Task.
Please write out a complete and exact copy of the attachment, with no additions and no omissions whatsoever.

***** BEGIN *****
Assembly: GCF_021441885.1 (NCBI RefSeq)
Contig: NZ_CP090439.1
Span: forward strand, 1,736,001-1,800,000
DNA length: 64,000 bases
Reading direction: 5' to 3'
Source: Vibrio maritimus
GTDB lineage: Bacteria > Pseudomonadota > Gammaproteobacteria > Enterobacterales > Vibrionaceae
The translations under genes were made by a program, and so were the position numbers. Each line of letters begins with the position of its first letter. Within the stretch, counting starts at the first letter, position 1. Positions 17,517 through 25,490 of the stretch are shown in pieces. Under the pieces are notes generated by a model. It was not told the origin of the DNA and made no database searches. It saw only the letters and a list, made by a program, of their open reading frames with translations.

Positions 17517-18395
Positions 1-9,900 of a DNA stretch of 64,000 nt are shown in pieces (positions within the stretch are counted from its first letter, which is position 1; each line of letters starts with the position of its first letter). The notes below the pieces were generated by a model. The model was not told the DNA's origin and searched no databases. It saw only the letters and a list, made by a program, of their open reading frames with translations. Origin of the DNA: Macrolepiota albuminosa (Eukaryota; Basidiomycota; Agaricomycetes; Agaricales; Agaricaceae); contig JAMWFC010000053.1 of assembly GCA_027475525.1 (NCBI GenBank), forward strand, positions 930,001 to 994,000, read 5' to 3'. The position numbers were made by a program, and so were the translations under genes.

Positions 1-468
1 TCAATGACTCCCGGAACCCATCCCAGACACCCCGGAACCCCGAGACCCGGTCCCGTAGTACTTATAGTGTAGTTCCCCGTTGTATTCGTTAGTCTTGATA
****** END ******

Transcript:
Assembly: GCF_021441885.1 (NCBI RefSeq)
Contig: NZ_CP090439.1
Span: forward strand, 1,736,001-1,800,000
DNA length: 64,000 bases
Reading direction: 5' to 3'
Source: Vibrio maritimus
GTDB lineage: Bacteria > Pseudomonadota > Gammaproteobacteria > Enterobacterales > Vibrionaceae
The translations under genes were made by a program, and so were the position numbers. Each line of letters begins with the position of its first letter. Within the stretch, counting starts at the first letter, position 1. Positions 17,517 through 25,490 of the stretch are shown in pieces. Under the pieces are notes generated by a model. It was not told the origin of the DNA and made no database searches. It saw only the letters and a list, made by a program, of their open reading frames with translations.

Positions 17517-18395
Positions 1-9,900 of a DNA stretch of 64,000 nt are shown in pieces (positions within the stretch are counted from its first letter, which is position 1; each line of letters starts with the position of its first letter). The notes below the pieces were generated by a model. The model was not told the DNA's origin and searched no databases. It saw only the letters and a list, made by a program, of their open reading frames with translations. Origin of the DNA: Macrolepiota albuminosa (Eukaryota; Basidiomycota; Agaricomycetes; Agaricales; Agaricaceae); contig JAMWFC010000053.1 of assembly GCA_027475525.1 (NCBI GenBank), forward strand, positions 930,001 to 994,000, read 5' to 3'. The position numbers were made by a program, and so were the translations under genes.

Positions 1-468
1 TCAATGACTCCCGGAACCCATCCCAGACACCCCGGAACCCCGAGACCCGGTCCCGTAGTACTTATAGTGTAGTTCCCCGTTGTATTCGTTAGTCTTGATA